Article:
‘This is shockingly stupid. Just using her own logic, why would you need to force the woman to carry the baby to term in order to get evidence? Once the abortion was performed, you would easily be able to get DNA from the fetus to prove paternity to the rapist and likely get that person charged and behind bars even faster. Once again, anti-abortion legislators are grasping at straws…’

Coincidentally – or perhaps not – this law would erect an additional psychological barrier against victims reporting the offense against them.

And this has implications for the kid, too. Growing up knowing that your life came about as the product of rape must, I imagine, have profound implications, and bear none-too-positively on one’s self-esteem and future relationship prospects. There’s an alternative, of course: not knowing the intimate details of one’s conception and parenthood; or the fate of one’s surrendered offspring – but as an adoptee I can vouch that that has its implications, too; both for the child and the parents, biological and adoptive. The likely internal conflict propogated by this proposal parallels that experienced by the incested child. As Suzanne Moore wrote in a perceptive Guardian piece in response to the Savile scandal:

‘I know people right now are having to make a decision to remove a child from a family after a series of disclosures about the white stuff that came out of “Daddy’s willy” when they were having their special time. The last thing this child wants is for her Daddy to be taken away.’

Which is to say, knowing that your parent(s) is/are bad people doesn’t necessarily diminish your need for a sense of ‘where you come from’. Even if that need is a product of patriarchal indoctrination, for the sake of our kids’ (and adults’) peace of mind it must be addressed.

I doubt the lawmakers consider these, or have even given them pause for thought, and whilst I’d be more confortable believing naïveté was a factor in their proposal, my inclination is that it’s politicking pure and simple: a legal statement of intent that promotes that reinforces the patriarchal agenda; specifically:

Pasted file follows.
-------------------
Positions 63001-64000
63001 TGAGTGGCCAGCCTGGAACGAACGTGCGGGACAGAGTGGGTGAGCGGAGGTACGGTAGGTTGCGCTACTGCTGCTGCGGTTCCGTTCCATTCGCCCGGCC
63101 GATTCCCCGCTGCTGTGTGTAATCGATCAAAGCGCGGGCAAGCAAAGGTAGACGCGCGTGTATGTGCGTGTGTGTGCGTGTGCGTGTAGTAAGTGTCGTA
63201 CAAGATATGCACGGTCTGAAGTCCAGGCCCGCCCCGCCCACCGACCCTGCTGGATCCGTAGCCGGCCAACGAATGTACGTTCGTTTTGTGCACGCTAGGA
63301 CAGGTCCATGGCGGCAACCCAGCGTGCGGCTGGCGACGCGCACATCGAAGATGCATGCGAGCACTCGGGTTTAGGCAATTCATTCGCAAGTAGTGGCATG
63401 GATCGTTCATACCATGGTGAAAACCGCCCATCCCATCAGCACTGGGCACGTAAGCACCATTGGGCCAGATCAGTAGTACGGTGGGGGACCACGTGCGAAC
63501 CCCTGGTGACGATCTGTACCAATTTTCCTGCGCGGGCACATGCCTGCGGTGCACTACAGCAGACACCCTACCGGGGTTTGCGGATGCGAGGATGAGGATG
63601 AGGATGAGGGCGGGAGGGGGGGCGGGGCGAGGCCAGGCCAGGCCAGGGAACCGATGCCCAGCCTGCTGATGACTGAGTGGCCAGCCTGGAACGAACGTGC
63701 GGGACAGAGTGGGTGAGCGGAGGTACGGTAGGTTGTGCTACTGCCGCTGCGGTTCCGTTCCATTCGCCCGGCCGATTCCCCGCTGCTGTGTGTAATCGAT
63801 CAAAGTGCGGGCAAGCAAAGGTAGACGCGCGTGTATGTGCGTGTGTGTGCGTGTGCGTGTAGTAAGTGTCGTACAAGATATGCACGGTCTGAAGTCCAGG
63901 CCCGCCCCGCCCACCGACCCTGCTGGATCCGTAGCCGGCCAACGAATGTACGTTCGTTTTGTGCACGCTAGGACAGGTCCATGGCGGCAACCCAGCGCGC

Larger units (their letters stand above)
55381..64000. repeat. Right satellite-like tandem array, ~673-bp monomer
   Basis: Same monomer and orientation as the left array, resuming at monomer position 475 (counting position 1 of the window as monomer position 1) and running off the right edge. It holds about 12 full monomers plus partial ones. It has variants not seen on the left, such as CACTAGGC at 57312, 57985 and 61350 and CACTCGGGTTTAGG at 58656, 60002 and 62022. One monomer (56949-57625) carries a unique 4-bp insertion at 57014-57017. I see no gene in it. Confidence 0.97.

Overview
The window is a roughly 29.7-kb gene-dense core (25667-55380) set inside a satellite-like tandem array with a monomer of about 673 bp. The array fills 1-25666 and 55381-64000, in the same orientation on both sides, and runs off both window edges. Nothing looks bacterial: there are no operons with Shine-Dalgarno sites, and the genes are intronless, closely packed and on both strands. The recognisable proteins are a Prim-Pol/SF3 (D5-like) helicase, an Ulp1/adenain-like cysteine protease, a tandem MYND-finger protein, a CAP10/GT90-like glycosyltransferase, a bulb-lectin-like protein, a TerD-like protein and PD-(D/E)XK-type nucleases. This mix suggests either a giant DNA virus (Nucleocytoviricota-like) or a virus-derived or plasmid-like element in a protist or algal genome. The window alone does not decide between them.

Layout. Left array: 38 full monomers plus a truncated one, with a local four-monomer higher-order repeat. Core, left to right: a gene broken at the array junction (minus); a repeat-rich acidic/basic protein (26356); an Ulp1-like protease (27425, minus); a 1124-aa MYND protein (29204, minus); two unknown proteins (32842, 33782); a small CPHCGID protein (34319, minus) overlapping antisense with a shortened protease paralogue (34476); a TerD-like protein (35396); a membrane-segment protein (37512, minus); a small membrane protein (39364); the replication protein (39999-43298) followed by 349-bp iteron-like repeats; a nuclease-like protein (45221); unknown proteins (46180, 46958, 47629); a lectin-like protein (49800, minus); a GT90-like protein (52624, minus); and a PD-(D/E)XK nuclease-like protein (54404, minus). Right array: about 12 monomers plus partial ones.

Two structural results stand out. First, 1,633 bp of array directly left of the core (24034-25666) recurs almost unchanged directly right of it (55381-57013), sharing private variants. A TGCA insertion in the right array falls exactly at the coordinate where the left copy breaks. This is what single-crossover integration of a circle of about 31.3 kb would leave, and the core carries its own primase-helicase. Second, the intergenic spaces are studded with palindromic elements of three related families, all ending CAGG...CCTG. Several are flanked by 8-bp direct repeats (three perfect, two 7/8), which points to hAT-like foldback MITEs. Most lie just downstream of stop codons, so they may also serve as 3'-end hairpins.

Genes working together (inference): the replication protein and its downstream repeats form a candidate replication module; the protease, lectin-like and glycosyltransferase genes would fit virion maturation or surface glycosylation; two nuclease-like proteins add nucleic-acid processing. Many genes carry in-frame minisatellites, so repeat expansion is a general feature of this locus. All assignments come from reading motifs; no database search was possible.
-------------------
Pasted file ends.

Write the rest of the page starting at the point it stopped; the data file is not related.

• Reproduction is a legitimate end in itself, howsoever brought about, and rape is a legitimate means of reproduction,
  • A woman’s body is an extension of the state and subject to state control,
  • It is the duty and responsibility of the state to encourage, regulate and manage reproduction, by any means.

This bill bodes badly in a world that many care to appellate ‘post-feminist’: its basis is spurious science and its implicit cruelty to the forcibly-impregnated and their offspring are, individually, reason enough to contest its legitimacy on humane grounds. Taken together they embody a legal and moral abomination; another in a history of many.

State of denial


And the revelations continue. Today, comic Jim Davidson is identified as the latest in a succession of celebrities to be questioned as part of the ongoing Yewtree investigation into the culture of sexual crime and misdemeanor within the media.

Like Max Clifford‘s ‘…birth certificate…’ interview, Davidson‘s blog comments (apparently now deleted, see extract below) could be read as a cynical disclaimer in advance of his impending questioning. Was he one of the ‘dirty dozen’ who contacted Clifford? Did he know he was in the firing line? Pure speculation, of course…


‘The Jimmy Savile witch hunt is going a bit silly now. We all are starting to speculate and accuse… even in jest. So no I don’t know who’s next. Well, if I was in the pub with the lads it would be a different story.

‘Everyone has had the nod. Everyone is now an expert. Just pick someone you don’t like and say it’s them. So I’ll be the first one to knock it on the head and belt up. How’s about that then?’


‘Front page eh?……Well I was only stating the obvious (Jim’s Newspaper). It just goes to show how much interest this Saville (sic) thing is having. I read a thing today (in The Express) some one saw Jimmy Saville (sic) pinch some girl’s bum . Apparently that is a sexual assault. Where will all this end. As odd as he was, Saville (sic) can’t defend himself.The bloke’s dead for Godsake (sic).

‘Let’s move on and get some important stories in the paper. I haven’t heard anything about Jordan lately. What’s happened?

‘Fund raising for the British Forces foundation tonight. Monday sees me, Bobby Davro, Claire Sweeny and Mike Osman off to entertain the Navy on HMS Dauntless.

‘Spare a thought today for the two British troops KIA. There’s news.

‘Oh and do I really know who the next exposed pervert is?….well, have a guess,because that’s what the press are doing,that’s what we’re all doing!’


‘How come the BBC can make a program blaming the BBC?

‘It’s like having yourself arrested and then being your own prosecuting barrister!

‘The BBC has finaly (sic) gone mental. This hot bed of leftyness has asked itself the question: “Should we have known?” The answer is yes. We all knew didn’t we?